Guitar masters give the dobro its due

March 19, 1993|By J.D. Considine | J.D. Considine,Pop Music Critic

You may not know it, but if you're a fan of country or bluegrass, you've probably heard Jerry Douglas. Over the last decade, he's played with an enormous range of musicians, from Roseanne Cash to Ricky Skaggs, and from Davis Grisman to Art Garfunkel.

Widely considered the world's foremost dobro player, he won a Grammy in 1983, and was voted "Best Dobro Player" by the readers of Frets magazine for five straight years. But because the dobro -- a steel-shelled guitar that serves in country music as the acoustic equivalent to the pedal steel -- is generally used as a background instrument, it's rare that many of us get a chance to hear what he can do.

Tonight, that changes.

Douglas steps into the foreground as part of a package called Masters of the Steel String Guitar, a program designed to showcase some of the many styles of acoustic guitar picking. And that means he really gets to strut his stuff.

"It's a little more recognition for the instrument," he deadpans. "A lot of people don't know what a dobro is, you know. I'll just have to explain it a few less times."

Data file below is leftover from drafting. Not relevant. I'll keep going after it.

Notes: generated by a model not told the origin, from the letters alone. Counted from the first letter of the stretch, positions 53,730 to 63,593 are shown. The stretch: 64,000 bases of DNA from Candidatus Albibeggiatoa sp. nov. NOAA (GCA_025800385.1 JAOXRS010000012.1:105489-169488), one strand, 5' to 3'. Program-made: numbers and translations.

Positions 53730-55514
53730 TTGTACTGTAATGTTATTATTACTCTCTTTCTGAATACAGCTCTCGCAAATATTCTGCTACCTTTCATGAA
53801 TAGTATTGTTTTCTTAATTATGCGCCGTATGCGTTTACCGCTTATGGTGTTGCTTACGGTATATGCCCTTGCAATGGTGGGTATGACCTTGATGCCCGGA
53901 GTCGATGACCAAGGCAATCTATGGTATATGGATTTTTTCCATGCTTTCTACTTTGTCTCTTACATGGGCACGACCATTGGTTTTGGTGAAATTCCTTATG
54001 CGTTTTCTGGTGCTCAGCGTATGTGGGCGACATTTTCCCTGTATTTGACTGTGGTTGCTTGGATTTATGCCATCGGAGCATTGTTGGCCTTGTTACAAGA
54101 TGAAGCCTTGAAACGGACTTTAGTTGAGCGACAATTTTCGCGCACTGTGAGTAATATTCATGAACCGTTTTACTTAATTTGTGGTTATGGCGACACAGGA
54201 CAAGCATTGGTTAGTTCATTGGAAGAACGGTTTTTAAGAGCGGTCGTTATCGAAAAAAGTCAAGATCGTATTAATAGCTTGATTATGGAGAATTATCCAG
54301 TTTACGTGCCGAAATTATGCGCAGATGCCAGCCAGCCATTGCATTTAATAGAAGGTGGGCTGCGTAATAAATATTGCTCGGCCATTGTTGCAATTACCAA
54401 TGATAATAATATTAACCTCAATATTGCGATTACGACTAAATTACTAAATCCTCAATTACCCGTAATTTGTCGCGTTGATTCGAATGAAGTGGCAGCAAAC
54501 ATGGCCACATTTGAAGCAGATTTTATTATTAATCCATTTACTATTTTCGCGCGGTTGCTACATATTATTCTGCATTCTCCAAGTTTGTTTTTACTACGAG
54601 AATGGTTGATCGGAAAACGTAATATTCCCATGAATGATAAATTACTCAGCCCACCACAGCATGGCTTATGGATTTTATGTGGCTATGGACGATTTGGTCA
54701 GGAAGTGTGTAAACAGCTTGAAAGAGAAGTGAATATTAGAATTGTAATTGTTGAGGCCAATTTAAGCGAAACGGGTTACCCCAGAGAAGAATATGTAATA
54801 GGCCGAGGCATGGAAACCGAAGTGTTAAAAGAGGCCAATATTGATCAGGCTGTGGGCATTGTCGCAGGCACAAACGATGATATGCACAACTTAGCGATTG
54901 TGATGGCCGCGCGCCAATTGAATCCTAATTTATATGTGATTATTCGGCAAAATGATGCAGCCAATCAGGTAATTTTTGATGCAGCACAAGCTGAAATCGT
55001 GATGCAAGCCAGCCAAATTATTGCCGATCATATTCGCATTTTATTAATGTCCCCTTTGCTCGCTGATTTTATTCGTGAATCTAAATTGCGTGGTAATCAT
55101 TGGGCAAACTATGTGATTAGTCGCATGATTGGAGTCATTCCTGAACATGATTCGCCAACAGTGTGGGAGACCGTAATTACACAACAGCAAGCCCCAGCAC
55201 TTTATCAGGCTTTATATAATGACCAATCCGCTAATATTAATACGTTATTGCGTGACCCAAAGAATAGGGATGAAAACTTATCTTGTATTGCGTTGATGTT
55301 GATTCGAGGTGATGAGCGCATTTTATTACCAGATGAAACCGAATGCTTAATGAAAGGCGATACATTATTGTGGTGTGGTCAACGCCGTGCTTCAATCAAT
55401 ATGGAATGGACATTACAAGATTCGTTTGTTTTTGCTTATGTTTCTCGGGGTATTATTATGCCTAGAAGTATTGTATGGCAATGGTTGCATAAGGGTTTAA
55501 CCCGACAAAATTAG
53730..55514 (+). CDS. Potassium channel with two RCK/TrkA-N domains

In truth, Douglas' set stands as an object lesson in just how much a dobro can do. "I start out my set solo, and end the set solo," he explains, over the phone from a tour stop in Nyack, N.Y. "Then in the middle, in the tunes that I use the band on, one of them is a country tune, and the other tunes are fusion jazz and rock and roll stuff. I try to cover a variety of music in my small set."

This may seem a far cry from the bluegrass music he grew up on, but Douglas -- who cut his teeth on the work of bluegrass

legend Josh Graves -- doesn't really see these excursions into jazz as much of a stretch. Bluegrass, he says, is "an improvisational music. So it kind of doesn't have these boundaries, you know, that holds you in to just play in a certain style and a certain role for your instrument."

Moreover, the structure of the show encourages each of the guitarists to expand their stylistic base. "We have our individual sets pretty much thought out and rehearsed," he says. "At the end of the night, we usually all get together, and it all comes unglued."

Considering the range of players involved -- a grouping that includes country picker Ray Flacke, jazz player Cal Collins, bluesman John Cephas, Hawaiian slack-key great Ledward Kaapana and Appalachian guitarist Wayne Henderson -- you BTC might think that a group jam would border on chaos. But as Douglas point out, these six have quite a lot in common despite their stylistic differences.

"I think we all rub off on each other a little bit," he says. "I know all these different styles kind of come from blues, which is pretty much what all guitar players have in common, unless you're strictly a classical guitar player. So we're sort of working from that as a base."

Masters of the Steel String Guitar

When: Tonight, 8 p.m.

Where: Kraushaar Auditorium, Goucher College, 1021 Dulaney Valley Road, Towson.

Tickets: $15.

Call: (410) 337-6333 for information, (301) 565-0654 for tickets

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